The Spiritual Landscape
What the Rise of Anti-Semitism Has to Teach Us
The BBC released a report this last week, detailing the rise of anti-Semitism in Europe, and a number of other news outlets offered coverage as well, including The Huffington Postand The Guardian. The survey was based upon the perceptions of 6,000 European Jews, who reported that anti-Semitism is on the rise across the continent and, on that basis some have dismissed the results as far too subjective.
But the numbers and breadth of distribution are difficult to dismiss and articles based on other observations suggest that the trend is hardly a matter of misperception or a matter of confusing anti-Israeli sentiment with anti-Semitism. Indeed, the reassurances offered by one journalist that this is the case and that French Jews are "on the whole respected, professionally successful, socially assimilated and well represented in politics" sounds like something that might have been said about German Jews in 1939. So, such observations are small consolation. Would the same thing be said in respectable news magazines here in the United States as a sop to those who suffer at the hands of racists?
So, what are we to conclude, even if we are a long way from the horrors of Kristallnacht?
One: Plainly the social and democratic vision of a political paradise is a fantasy. Whatever the political commitments of those at the heart of this shameful prejudice (and evidence suggests those commitments vary), it has flourished in cultures that have argued explicitly and implicitly that they can usher in heaven on earth. Nothing evidently—not even a world war, the deaths of millions, and the humiliation of being named and tried as butchers—is enough to erase the possibility of cruelty from the human heart.
We should work for social transformation. We have no choice. Jews and Christians alike profess that God is active in history. But God's activity in history does not exhaust the work of spiritual transformation. The work of God is also nurtured and defended in the hearts and minds of each human being.
Two: The truth, its preservation, and its defense are essential to the work of justice. We have played fast and loose with history. We have allowed countless "readings" and "contextualizations" of history to substitute for the brute facts of historical experience.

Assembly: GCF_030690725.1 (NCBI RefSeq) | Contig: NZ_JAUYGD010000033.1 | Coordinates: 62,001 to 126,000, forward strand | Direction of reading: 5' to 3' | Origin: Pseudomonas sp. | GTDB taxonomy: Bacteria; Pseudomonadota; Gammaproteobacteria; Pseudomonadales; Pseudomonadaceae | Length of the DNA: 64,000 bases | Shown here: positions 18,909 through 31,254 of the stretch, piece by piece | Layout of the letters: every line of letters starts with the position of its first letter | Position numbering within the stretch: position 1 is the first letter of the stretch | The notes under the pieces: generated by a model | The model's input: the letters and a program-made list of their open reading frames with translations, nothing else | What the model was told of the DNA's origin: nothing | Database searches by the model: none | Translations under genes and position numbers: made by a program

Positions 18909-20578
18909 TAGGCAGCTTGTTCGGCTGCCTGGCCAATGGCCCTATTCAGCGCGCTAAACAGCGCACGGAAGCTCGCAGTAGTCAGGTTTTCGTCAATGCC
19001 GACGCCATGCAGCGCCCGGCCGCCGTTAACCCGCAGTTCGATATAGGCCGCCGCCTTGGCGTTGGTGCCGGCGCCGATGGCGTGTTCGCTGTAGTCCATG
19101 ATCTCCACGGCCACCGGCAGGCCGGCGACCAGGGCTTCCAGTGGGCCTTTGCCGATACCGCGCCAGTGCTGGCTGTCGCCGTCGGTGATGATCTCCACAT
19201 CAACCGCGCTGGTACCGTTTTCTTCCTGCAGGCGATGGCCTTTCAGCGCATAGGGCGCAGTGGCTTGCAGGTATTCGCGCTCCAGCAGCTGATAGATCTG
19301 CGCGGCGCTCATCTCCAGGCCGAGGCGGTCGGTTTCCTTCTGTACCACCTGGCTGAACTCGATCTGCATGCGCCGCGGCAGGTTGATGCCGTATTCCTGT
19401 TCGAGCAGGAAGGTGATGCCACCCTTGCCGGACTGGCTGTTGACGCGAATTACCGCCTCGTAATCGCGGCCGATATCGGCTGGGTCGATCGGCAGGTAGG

To be sure, there is no such thing as history told without interpretation, but when we allow that complexity to privilege readings of history that amount to nothing less than the brute denial or re-construal of the truth (as with Holocaust-deniers), we imperil not just the safety of those whose genocide is a fact, but the well-being and moral bearings of our entire race.
Three: True tolerance is not predicated upon dismissing, sublimating, or explaining away differences—let alone "assimilating" a religion, race, or ethnicity. Genuine tolerance and mutual respect is predicated upon the acknowledgement of differences of every kind. Perhaps one of the stunning and unsettling discoveries that we will make on the other side of this place and time is that God sought to teach us how to believe and live passionately, all the while loving the one who is different from us.
Finally: Christians cannot and must not tolerate expressions of anti-Semitism or the mistreatment of our Jewish brothers and sisters. Nor can we accept any reasoning that might minimize the significance of that behavior as humorless or alarmist. Such behavior is no less egregious than white-on-black racism, or the infringement of gay and lesbian rights. And the line between such behavior and the violence of genocide was, I am sure, as imperceptible in 1939 as it always is, moving not because some visible threshold is crossed, but because too many people have been silent for too long.
Frederick W. Schmidt is the author of The Dave Test: A Raw Look at Real Life in Hard Times (Abingdon Press: 2013) and several other books, including A Still Small Voice: Women, Ordination and the Church (Syracuse University Press, 1998), The Changing Face of God (Morehouse, 2000), When Suffering Persists (Morehouse, 2001), in Italian translation: Sofferenza, All ricerca di una riposta (Torino: Claudiana, 2004), What God Wants for Your Life (Harper, 2005), Conversations with Scripture: Revelation (Morehouse, 2005) and Conversations with Scripture: Luke (Morehouse, 2009). He holds the Rueben P. Job Chair in Spiritual Formation at Garrett-Evangelical Theological Seminary in Evanston, IL, and directs the Job Institute for Spiritual formation. He is an Episcopal Priest, spiritual director, retreat facilitator, conference leader, writer, and Consulting Editor at Church Publishing in New York. He and his wife, Natalie live in Chicago, Illinois. He can also be reached at: http://frederickwschmidt.com/